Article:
I really didn’t want to write a working from home blog. So, this is not a working from home blog. What it is, is some good tips for you as an IT employee to make sure that you remain visible and productive to your employer during your isolation period.
Without wanting to come across like a doomsday prophet, it’s the employees that prove that they can make money for their companies even in a downturn that will be the ones that are more likely keep their jobs.
If you work for an MSP this means that if you can keep your billable hours up and you can perform your work efficiently with few or no customer complaints then you should be able to at least cover your wage and be an asset to the company. The equation is pretty simple, smart business owners are looking at their cost structure and looking to shave any costs that don’t directly produce revenue. Just being good at what you do is not enough if you can’t prove that what you do is profitable.
So, how can you meet your billable hours targets and prove your profitability to the company if that simply isn’t the work there?
I don’t have that silver bullet but here are some tips and some things to try.
- Call the clients you look after. Talk to them about what they’re going through, listen to their problems and see if there’s anything you can do from an IT or IT service perspective that will help. If they’re on a managed service agreement and you don’t need to get approval to fix problems or do little projects then just go ahead and fix some of the niggling issues that have been on the list for a long time. Proactively do a small project that was put on the back burner (with approval).
- Ask your boss what research and development projects he would like you to work on. Particularly, what you want to do is focus on R&D projects that are likely to make the company money in the shortest timeframe. In the recruitment industry we call it, most money soonest. So, if you have knowledge of your clients and what they need, what will help their business most urgently then you can be the one to do the research and development for those projects.
Build a prototype in a virtual or cloud environment and then meet with the client online and show them that you’ve already done a pilot test of this project and you know it will work and it hasn’t cost the client a cent yet. They might give you a green light to go ahead and to do the production version of that project. For them, there’s now no risk in the project, particularly as you should also now be able to give them an accurate fixed price quote to deliver on it.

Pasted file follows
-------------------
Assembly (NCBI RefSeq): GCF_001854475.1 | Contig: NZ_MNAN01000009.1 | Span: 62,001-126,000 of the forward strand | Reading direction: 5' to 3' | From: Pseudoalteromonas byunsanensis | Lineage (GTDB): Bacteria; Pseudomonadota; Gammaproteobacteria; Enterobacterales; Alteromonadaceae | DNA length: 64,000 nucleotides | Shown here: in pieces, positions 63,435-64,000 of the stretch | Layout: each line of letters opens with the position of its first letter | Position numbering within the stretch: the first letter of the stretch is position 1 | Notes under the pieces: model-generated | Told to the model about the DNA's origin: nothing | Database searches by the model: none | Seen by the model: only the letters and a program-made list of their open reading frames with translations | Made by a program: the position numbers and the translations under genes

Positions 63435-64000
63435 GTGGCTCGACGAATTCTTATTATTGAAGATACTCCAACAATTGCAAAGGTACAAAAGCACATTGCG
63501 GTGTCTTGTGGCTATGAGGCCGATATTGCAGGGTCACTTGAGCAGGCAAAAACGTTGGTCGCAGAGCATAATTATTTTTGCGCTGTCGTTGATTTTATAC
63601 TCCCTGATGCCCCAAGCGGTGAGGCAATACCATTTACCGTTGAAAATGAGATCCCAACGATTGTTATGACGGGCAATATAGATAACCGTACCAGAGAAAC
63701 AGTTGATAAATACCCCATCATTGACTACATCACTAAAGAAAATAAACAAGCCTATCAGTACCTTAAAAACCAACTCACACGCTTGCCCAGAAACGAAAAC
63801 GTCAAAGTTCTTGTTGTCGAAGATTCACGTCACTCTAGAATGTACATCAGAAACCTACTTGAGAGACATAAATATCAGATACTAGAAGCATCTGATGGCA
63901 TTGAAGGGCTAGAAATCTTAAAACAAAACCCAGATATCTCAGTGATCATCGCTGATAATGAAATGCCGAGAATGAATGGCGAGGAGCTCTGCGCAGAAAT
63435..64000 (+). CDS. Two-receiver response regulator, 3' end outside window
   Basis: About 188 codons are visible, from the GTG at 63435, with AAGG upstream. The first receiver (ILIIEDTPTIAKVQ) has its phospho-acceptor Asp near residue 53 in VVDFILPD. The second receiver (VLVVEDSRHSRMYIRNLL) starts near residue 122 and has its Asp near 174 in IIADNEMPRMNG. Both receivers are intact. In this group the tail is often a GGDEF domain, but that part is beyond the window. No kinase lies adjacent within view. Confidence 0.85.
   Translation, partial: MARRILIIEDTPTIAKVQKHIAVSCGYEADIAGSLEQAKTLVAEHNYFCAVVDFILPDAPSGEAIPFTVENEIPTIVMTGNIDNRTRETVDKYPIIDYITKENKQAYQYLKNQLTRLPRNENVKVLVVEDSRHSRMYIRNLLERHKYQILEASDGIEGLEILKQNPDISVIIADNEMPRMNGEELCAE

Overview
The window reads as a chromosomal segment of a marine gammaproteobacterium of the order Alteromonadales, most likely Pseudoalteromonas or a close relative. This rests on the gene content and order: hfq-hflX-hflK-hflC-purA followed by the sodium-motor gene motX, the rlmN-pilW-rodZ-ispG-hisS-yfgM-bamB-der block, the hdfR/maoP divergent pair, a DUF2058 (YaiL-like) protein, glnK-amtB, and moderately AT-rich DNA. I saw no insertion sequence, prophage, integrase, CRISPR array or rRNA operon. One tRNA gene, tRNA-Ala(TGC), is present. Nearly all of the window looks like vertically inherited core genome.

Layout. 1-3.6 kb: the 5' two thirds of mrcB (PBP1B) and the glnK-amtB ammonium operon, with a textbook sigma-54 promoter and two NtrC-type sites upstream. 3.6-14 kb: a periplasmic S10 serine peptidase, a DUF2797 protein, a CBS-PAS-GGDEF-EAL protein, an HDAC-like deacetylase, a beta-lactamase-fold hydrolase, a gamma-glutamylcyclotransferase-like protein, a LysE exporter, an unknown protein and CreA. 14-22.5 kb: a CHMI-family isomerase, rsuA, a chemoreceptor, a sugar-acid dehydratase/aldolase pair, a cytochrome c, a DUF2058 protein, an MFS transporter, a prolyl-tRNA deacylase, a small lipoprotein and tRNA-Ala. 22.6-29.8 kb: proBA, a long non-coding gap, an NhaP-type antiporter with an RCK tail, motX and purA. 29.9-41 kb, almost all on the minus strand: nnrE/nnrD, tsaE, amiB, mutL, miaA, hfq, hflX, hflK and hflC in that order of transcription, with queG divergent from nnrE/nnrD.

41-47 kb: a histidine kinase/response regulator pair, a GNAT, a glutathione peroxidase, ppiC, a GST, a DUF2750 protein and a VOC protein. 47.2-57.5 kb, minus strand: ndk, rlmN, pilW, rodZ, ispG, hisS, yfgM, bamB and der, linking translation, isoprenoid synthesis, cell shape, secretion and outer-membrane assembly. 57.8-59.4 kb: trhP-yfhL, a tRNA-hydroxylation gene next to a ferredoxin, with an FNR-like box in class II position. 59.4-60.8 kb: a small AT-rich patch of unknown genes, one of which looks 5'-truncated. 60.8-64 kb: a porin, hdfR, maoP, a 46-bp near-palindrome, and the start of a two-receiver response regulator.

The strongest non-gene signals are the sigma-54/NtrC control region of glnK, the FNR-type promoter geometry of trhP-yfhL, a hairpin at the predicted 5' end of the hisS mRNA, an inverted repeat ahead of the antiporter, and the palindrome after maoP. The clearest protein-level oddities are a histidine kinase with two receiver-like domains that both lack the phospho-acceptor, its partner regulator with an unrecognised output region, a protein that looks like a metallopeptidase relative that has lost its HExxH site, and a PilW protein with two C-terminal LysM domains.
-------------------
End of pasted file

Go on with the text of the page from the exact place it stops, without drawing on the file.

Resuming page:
- Make sure you’re visible. Being at home is not an excuse to hide. Some of you I know are excellent engineers but fly under the radar and your boss doesn’t notice you too much because you don’t make much noise and you’re not always blowing your own trumpet. While I commend you and I think that’s a great quality to have, I also think now is the time to stand up and keep good communication practices with your team members and your boss. Showcase the work you are doing and the benefit it is having to clients. Particularly, where you might be struggling to meet billable hours KPIs. Every employee will be judged in this environment as to how they perform and what their performance looks like in relation to revenue. And, much of what employers will rely on in times like these are utlisation and billable hours reports produced through Connectwise or similar because they won’t be able to easily talk to you face to face.
So don’t stay quiet, have regular meetings with your boss, listen really carefully, try and solve some company problems. Doing that will keep you visible as well and less likely to lose your job because you’re seen to be adding value.
Desperate times call for desperate measures people. Now is the time to work harder than ever on relationships. Relationships with your clients, relationships with your employer and team, and most importantly the relationship with your family and friends. It’s never been harder to do that because you’re not as visible to your work colleagues as you were before and you’re probably going to be way too visible to your family!
Good luck, stay safe and don’t use this time as an excuse to slow down and become introverted because exactly the opposite is necessary.